Comparing CEOs to athletes is a good comparison - ahtletes are generally penalized with lower pay when their productivity, which is extremely easy to measure, declines over time. They win less, and can claim smaller salaries or no longer claim any salaries anymore. No sports star can consitently lose for their team and claim to be doing great. They don't get golden parachutes. How can any manager that steered their company to bankruptcy, or high falls in sales, claim thay they deserve added compensation? Yet they do.

That Dick Fuld is still massively rich and not in the poor house is the best indictment of fundamentalist's beliefs.

fundamentalist writes:

Here are a couple of quotes from a 2005 paper from Babson Executive Education, “Competing on Analytics” that was featured in the Harvard Business Review:

“Instead of looking backward at their business performance and making ex post facto adjustments, they seek to understand how optimum nonfinancial performance drives optimum financial performance, and to make accurate forecasts of future performance so they can react in advance of situations.”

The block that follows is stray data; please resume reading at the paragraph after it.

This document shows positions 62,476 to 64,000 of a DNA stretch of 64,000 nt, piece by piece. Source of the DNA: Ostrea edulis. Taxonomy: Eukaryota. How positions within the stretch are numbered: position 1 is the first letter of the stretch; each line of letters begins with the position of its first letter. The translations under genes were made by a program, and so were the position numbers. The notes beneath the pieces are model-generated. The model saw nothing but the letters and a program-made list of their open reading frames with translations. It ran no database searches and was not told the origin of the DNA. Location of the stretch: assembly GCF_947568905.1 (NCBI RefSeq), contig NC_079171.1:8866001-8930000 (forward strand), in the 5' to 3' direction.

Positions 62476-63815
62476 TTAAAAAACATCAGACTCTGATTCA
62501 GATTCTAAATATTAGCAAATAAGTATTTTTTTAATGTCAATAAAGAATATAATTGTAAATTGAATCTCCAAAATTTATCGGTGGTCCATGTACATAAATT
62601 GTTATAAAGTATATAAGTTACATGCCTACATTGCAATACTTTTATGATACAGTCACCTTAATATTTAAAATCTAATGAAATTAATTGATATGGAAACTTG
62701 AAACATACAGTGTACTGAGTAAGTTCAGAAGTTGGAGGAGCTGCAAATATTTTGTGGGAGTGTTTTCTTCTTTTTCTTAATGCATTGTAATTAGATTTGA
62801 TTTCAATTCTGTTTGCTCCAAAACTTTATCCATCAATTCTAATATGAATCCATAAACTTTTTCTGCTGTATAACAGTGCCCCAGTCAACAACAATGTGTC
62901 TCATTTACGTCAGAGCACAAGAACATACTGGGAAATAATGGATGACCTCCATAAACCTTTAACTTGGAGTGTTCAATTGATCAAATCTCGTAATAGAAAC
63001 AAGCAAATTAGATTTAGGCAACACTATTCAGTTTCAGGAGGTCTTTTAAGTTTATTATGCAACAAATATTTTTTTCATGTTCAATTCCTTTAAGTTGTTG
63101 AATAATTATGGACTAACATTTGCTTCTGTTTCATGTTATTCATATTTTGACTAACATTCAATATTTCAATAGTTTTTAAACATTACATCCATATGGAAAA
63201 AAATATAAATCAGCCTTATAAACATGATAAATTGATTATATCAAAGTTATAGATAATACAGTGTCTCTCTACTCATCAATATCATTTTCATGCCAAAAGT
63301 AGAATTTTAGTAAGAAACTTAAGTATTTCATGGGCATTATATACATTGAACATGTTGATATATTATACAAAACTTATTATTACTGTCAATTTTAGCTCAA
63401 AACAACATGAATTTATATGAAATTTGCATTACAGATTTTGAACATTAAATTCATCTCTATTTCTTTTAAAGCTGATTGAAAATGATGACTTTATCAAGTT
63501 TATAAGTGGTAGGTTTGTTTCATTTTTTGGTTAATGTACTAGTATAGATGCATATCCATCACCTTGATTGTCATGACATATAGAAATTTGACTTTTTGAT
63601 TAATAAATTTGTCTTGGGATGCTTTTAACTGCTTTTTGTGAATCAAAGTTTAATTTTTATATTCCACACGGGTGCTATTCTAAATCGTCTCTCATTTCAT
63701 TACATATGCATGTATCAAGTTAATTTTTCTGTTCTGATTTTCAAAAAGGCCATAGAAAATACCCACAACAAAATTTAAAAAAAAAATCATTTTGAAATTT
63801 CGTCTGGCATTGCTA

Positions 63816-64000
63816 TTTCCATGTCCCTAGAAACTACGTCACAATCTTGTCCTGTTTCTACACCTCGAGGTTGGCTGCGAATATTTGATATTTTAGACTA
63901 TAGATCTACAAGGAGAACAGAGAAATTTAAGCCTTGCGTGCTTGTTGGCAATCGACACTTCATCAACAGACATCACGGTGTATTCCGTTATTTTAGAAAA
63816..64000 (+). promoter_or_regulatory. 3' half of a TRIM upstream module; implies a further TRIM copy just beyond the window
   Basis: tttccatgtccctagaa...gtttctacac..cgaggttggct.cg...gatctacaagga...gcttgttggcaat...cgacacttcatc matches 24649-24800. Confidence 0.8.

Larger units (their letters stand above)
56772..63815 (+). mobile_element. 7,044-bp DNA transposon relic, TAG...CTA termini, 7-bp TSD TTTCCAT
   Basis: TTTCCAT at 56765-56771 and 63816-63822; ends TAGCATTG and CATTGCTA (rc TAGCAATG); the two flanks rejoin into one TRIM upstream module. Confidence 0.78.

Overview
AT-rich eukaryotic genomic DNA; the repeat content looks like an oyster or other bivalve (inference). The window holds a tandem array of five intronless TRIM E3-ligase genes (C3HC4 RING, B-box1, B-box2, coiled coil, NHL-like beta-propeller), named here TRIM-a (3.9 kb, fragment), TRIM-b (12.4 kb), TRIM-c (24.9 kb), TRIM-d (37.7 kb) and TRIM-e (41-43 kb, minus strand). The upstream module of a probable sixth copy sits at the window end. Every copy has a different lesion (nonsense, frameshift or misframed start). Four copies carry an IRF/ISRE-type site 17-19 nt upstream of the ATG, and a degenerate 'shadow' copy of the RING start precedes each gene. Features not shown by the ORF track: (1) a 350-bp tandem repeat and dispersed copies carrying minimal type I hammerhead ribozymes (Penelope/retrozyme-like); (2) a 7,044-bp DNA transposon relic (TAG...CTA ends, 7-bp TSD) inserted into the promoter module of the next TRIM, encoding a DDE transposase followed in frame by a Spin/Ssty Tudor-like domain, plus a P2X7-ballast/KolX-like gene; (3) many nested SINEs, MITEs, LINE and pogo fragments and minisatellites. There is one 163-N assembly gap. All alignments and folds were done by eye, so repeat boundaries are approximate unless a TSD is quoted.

Translated, that means they create demand curves, usually separate ones for each product line.

In financial performance analysis, they create complex models of how their operational and cost measures relate to their financial performance.”

These are production functions.

www.babsonknowledge.org/analytics.pdf

fundamentalist writes:

Gepap, in the first place, CEO’s don’t determine their own salaries; the board does. CEO pay expresses what board members think of the CEO position and the person in it. To say that Fuld didn’t deserve his pay is to say that board members don’t know what they’re doing. Fuld’s compensation was determined when the board hired him. The board thought he was worth the price. The board understood that Fuld would receive the contracted pay regardless of how well the firm did and that they would fire him if he performed poorly.